|An old olive tree in Tavira|
|Romans enjoyed the fruits of harvest from this 2000-year old tree!|
|Greek-style, dry salt-cured olives in progress|
Another simplification of processing for me was a the discovery of a special tool for cutting olives. Many water-extraction methods require a few cuts to be made in the olives to facilitate the extraction of oleuropein, the bitter agent in the fruit.
But years of using keyboards and vibrating power tools have caused considerable nerve damage to my hands, so that a few minutes of cutting fruit with a knife lead to excruciating pain. But the end justified the pain I thought. Then, as I was preparing my third annual lot of olives in the kitchen, the doutora asked why I didn't just use an olive cutter, because that would be easier on my hands. A what? I asked.
Indeed. This sped up processing enormously, reduced the mess and almost eliminated the pain. And all the time I could have had one from a local drogeria for a few euros.
This year I started so many pickled olives that I had to take some liters of them along on holiday and finish them off to take home afterward.
The doutora is less fond of traditional olives than I am, and when she saw recently that I had raided a few more kilos from an abandoned orchard near my office, she wrinkled her nose and asked why I didn't make sweet olives instead. What are those? I responded. Some years ago in Greece she had bought a jar of sweet olives and rather liked them, but she had been unable to find anything like that since then, because there is no such thing in traditional Portuguese food culture.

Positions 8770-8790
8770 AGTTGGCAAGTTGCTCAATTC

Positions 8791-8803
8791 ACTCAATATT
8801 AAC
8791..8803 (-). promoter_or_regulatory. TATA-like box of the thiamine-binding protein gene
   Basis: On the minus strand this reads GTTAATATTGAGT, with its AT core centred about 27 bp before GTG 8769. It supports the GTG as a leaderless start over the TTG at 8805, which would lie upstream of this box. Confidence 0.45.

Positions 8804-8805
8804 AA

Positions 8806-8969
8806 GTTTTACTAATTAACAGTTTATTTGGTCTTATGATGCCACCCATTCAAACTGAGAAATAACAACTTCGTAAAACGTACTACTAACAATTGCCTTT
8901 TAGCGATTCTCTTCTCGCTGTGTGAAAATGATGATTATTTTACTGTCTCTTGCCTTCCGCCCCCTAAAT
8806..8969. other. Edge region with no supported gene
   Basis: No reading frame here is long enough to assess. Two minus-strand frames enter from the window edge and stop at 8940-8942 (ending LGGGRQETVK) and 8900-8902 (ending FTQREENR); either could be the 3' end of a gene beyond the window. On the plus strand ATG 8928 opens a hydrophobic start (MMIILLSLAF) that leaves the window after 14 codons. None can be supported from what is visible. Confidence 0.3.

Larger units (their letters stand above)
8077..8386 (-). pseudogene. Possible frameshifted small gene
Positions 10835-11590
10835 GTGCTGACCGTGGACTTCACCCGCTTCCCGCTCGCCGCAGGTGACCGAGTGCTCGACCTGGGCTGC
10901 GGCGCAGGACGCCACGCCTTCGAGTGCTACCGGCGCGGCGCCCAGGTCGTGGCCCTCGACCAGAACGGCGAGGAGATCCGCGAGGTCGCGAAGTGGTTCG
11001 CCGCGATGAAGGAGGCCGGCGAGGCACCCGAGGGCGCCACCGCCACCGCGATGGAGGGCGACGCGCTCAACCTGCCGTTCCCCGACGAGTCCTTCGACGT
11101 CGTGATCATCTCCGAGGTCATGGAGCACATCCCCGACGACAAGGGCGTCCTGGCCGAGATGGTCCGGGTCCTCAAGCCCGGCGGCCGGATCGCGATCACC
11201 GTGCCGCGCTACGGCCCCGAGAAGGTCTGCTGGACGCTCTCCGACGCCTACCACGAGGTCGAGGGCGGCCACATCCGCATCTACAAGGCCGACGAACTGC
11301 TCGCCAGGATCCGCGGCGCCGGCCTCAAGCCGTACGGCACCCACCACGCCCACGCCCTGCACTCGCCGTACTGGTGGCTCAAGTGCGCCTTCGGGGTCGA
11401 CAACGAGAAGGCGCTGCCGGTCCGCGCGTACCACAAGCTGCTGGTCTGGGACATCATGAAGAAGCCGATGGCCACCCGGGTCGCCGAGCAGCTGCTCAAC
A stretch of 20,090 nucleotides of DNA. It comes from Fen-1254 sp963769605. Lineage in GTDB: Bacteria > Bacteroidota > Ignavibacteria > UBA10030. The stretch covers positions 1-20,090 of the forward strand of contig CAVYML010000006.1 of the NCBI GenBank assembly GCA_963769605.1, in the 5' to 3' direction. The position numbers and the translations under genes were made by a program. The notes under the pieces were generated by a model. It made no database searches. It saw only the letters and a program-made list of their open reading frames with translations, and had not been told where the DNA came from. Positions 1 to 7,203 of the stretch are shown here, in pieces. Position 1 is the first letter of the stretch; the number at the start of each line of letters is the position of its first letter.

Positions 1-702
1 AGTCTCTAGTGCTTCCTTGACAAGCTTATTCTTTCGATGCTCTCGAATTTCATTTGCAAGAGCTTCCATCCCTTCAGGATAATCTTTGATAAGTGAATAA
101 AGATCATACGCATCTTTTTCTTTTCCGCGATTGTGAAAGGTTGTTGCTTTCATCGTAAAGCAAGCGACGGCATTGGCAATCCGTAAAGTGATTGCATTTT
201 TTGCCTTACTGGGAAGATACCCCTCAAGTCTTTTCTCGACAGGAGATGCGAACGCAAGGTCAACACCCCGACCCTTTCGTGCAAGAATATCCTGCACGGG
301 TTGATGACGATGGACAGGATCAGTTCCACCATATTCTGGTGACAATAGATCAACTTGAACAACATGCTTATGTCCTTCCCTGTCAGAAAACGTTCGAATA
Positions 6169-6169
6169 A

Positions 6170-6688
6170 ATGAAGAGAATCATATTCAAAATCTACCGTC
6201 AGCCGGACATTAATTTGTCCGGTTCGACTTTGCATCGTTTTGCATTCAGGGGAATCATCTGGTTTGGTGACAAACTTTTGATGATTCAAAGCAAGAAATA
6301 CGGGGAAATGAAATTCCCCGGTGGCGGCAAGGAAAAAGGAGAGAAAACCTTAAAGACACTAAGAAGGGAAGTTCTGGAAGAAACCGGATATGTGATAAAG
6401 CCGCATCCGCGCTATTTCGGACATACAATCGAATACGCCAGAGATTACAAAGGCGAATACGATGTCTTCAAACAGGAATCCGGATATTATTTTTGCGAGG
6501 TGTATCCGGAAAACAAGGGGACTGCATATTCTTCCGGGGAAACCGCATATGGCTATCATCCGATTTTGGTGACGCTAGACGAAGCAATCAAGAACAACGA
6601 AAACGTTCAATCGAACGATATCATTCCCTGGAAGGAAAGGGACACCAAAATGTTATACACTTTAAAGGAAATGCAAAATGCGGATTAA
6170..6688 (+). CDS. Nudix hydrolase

Nor in any other culture with a description of the process in a language I can read. A few recipes using brined olives to make unusual bar treats in California, but nothing for making a sweet preserve from raw olives. So I turned to a Greek colleague, who supplied me with a Greek description off the Internet of how to make sweet olives and sweet olive jam.
I published my initial adaptation of the process on Translation Tribulations, but since then I have discovered that the days of water extraction for the olives can be skipped. Sweet olives made with fresh, black-ripe olives had only a slight trace of bitterness; looking at the chemical structure of oleuropein, it seems not unlikely that a total of forty minutes boiling time oxidizes that substance, reducing or eliminating the bitterness of the fruit.
|Sweet olives on fresh sheep cheese for breakfast|